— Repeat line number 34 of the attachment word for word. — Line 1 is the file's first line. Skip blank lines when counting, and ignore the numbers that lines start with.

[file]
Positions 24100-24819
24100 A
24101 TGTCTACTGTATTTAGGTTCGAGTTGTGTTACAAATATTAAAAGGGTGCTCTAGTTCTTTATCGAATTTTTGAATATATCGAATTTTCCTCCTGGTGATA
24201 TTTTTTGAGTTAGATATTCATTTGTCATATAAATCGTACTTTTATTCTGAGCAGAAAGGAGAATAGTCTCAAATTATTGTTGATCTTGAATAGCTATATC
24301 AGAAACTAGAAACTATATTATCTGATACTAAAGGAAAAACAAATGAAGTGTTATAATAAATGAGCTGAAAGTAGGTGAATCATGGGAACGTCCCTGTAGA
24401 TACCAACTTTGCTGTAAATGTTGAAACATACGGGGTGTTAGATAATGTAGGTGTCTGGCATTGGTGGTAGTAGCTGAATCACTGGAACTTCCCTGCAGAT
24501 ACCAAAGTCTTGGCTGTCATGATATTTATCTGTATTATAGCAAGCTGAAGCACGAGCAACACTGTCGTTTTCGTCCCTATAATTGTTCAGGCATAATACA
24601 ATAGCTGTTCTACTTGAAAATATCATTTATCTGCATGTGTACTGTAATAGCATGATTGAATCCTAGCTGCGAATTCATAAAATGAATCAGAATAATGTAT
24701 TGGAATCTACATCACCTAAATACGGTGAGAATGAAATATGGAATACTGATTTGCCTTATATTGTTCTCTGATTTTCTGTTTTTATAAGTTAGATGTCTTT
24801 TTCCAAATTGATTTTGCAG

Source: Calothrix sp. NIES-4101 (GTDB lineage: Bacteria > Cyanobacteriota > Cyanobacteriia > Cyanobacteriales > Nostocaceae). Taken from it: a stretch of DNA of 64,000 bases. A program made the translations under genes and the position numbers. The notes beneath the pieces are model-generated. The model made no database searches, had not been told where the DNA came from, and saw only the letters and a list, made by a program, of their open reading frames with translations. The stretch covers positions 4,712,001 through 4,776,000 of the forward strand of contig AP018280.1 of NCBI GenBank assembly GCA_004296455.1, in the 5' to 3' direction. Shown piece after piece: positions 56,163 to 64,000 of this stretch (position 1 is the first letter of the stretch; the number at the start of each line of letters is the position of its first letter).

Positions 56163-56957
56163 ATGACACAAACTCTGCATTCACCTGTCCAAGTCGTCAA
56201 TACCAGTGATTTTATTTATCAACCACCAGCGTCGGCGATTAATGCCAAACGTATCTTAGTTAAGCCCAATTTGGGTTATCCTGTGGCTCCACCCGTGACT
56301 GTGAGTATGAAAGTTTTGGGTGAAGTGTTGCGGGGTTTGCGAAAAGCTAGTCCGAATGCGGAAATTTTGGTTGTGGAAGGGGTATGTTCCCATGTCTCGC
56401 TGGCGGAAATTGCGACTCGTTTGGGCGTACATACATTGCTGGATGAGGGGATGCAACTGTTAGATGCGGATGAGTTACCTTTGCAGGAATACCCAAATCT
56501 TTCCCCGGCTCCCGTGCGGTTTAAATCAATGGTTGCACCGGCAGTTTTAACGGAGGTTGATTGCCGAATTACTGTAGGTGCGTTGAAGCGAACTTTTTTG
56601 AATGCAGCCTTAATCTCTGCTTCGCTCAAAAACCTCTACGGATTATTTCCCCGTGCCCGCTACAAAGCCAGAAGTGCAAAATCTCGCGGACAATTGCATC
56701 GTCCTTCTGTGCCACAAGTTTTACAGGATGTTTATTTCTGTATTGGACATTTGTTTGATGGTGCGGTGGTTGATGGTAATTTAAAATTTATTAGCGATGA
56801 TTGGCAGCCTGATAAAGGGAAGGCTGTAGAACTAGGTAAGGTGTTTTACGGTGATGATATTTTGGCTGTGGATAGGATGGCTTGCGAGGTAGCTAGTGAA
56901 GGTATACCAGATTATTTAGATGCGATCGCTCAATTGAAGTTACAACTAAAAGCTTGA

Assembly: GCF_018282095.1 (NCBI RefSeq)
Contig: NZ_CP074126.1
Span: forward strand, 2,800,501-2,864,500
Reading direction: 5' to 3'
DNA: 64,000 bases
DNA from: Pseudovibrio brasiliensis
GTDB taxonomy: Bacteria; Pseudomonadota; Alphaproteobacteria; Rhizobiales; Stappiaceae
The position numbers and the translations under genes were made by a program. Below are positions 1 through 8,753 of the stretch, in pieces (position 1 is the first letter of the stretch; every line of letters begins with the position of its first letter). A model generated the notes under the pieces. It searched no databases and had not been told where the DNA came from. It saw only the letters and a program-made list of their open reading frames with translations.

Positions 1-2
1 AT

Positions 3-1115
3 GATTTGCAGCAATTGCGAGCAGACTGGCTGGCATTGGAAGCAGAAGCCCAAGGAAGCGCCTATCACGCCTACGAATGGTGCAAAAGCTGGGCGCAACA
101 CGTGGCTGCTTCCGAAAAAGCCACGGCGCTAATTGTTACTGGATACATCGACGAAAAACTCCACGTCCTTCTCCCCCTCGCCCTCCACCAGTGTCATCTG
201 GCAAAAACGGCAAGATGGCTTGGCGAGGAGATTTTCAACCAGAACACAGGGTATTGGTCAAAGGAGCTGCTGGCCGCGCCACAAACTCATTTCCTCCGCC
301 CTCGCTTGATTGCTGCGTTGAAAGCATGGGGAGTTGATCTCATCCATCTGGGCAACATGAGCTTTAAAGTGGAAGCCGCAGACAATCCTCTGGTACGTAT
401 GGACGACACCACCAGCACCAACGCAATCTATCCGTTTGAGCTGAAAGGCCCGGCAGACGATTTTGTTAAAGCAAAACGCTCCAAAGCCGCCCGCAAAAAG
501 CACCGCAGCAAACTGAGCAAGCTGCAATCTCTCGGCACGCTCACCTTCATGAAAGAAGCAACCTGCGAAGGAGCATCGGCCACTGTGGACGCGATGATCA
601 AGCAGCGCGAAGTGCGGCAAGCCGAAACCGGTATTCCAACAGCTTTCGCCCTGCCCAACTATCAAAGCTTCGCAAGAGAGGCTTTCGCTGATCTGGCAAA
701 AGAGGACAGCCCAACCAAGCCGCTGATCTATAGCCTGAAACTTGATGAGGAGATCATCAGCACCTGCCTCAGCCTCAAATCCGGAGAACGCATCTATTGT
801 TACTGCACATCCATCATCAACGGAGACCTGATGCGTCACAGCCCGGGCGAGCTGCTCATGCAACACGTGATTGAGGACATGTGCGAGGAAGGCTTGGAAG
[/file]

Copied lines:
101 CGTGGCTGCTTCCGAAAAAGCCACGGCGCTAATTGTTACTGGATACATCGACGAAAAACTCCACGTCCTTCTCCCCCTCGCCCTCCACCAGTGTCATCTG